Tuesday, December 1, 2020

You can't just eat the icing ...

 As progress is made on the picture books I have coming out next year, I am feeling super excited, and impatient to show you what they look like. When a story has made the big leap to become a book, sharing it with readers is the goal. Waiting for the moment to arrive when this can happen is like keeping a big secret, and keeping a secret can be very hard. Still, it's all part of the process and like so very much of the process it requires patience and perseverence. 

In the meantime here is a sneak peek of My Elephant is Blue, to be published by Puffin (Penguin), illustrated by the remarkable Vasanti Unka, and coming out in May 2021. Huzzah! I cannot wait to show you what it looks like inside. And now we can be tortured about it together.

If your work hasn't been published yet, I think there is a fairly common belief that the (print) book will publish across a range of international markets. In my experience, this tends to be the exception rather than the rule. IMHO there are lots of reasons why this is the case. 

1) Lots of children's stories don't translate well, especially if they are rhyming or have internal rhyme or word play that relies on idiom or cultural knowledge. 

2) Some stories don't cross cultures well. They make perfect sense to us here but have no reference points or relevance in a different culture. Sometimes that is the point. We want to share our experience with others so they better understand us. But other countries/cultures must first want to know. Is our story something other cultures want to understand and share?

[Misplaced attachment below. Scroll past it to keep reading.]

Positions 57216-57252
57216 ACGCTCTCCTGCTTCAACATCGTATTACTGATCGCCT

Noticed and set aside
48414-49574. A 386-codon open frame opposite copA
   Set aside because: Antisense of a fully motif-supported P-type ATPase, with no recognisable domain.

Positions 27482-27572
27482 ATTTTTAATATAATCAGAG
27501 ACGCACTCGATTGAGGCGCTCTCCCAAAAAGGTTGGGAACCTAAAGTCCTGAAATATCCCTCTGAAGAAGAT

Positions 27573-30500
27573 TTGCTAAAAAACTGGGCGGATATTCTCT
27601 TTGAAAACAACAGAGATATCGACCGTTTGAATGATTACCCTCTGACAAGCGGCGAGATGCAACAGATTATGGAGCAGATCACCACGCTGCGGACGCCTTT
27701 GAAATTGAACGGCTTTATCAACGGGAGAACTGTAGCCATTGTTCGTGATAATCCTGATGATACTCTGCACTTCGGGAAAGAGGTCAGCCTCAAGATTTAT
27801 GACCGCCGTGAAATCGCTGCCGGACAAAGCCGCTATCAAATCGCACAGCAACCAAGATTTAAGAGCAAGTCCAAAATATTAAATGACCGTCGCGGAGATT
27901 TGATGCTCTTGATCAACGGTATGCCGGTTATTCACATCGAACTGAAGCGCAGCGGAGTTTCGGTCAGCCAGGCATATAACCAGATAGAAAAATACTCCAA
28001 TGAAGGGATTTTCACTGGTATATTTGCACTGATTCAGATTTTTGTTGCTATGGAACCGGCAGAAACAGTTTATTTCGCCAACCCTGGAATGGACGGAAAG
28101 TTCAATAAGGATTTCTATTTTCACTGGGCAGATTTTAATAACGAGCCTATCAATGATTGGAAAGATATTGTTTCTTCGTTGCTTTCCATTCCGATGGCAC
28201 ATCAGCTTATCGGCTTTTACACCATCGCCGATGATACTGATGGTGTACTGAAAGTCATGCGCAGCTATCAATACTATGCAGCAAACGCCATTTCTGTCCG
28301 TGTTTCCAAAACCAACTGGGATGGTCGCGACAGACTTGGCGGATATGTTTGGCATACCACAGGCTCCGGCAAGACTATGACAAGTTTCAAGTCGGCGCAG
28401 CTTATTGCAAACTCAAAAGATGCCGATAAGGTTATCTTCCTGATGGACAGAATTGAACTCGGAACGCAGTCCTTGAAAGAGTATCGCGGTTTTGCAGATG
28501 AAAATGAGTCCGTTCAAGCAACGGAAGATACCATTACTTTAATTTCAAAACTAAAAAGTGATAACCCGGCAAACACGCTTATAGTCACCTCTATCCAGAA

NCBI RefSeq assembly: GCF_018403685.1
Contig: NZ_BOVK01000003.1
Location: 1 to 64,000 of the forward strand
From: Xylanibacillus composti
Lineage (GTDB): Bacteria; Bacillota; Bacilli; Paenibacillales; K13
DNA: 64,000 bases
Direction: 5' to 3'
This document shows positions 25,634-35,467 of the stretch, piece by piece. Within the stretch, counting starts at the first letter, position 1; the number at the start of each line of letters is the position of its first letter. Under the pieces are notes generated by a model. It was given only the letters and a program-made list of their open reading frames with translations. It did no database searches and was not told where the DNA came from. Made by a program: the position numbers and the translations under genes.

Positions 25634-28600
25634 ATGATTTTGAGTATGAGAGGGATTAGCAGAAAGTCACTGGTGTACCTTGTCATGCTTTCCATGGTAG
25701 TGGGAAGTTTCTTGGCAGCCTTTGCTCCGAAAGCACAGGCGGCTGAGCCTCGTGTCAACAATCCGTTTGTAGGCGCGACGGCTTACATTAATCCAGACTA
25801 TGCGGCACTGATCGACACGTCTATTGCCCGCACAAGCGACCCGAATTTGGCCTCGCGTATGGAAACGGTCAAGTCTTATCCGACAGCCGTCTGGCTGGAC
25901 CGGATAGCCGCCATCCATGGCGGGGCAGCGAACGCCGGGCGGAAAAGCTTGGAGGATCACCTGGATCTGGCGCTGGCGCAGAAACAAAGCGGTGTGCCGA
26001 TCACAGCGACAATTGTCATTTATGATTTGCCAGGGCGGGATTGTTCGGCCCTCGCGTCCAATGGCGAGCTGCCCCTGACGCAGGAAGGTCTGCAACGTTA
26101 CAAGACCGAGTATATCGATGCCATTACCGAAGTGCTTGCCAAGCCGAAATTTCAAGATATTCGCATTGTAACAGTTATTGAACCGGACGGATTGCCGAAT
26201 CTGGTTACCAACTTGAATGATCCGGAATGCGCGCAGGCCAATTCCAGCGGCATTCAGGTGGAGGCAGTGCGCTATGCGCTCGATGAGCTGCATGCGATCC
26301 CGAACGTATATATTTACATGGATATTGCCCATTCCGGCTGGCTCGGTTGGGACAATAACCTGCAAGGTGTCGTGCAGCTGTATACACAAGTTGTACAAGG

[Note: The irony here is that NZ is flooded with books from other countries and I know a lot about boarding school life in the UK, pioneer America, Scandinavian crime and policing, and more, and yet do these places get to (or want to) read about us?]

3) Other countries/cultures may already have enough books just like yours, covering the same themes and topics, with similar ideas, or voice. 

4) It may be culturally inappropriate. Or too sensitive.

5) Books that are particularly kiwi in flavour are less likely to be sold overseas. Books about Kiwi and Kea and Matariki and Kauri. They might be bought here and taken home to grandchildren overseas but an overseas publisher is unlikely to be able to sell sufficient copies in their home country to make it worthwhile.

6) While it is possible to write a book about a place you've never been and a culture you've never experienced, it is difficult to know what we don't know. We may be safer in a fantasy or speculative genre but it may still not cut the mustard with the country/culture we are trying to appeal to. Books like this can make the leap but it is not a given. 

7) Even when books are sold into other territories it is not always a big pay day. And the level of involvement and control you have will be at a distance, and possibly diminished, so it is not always a boost and I guess, it is possible, sometimes not even a good idea. 

Of course, books by New Zealand authors do get sold overseas, in all sorts of territories. But it is not every NZ book, and if it doesn't happen to you, you are in very good company with many other great writers and illustrators whose books haven't left these shores.

This writing business works pretty well if you love writing what you write. If this is the only outcome of what you do, that is a win. Anything else (getting published here, and/or elsewhere, being shortlisted and maybe even winning prizes) will be icing. If you only want the icing it can become a bit unhealthy. Love your writing first. Anything else that happens will be an interesting ride and with a bit of luck, you never know, it might also be rewarding too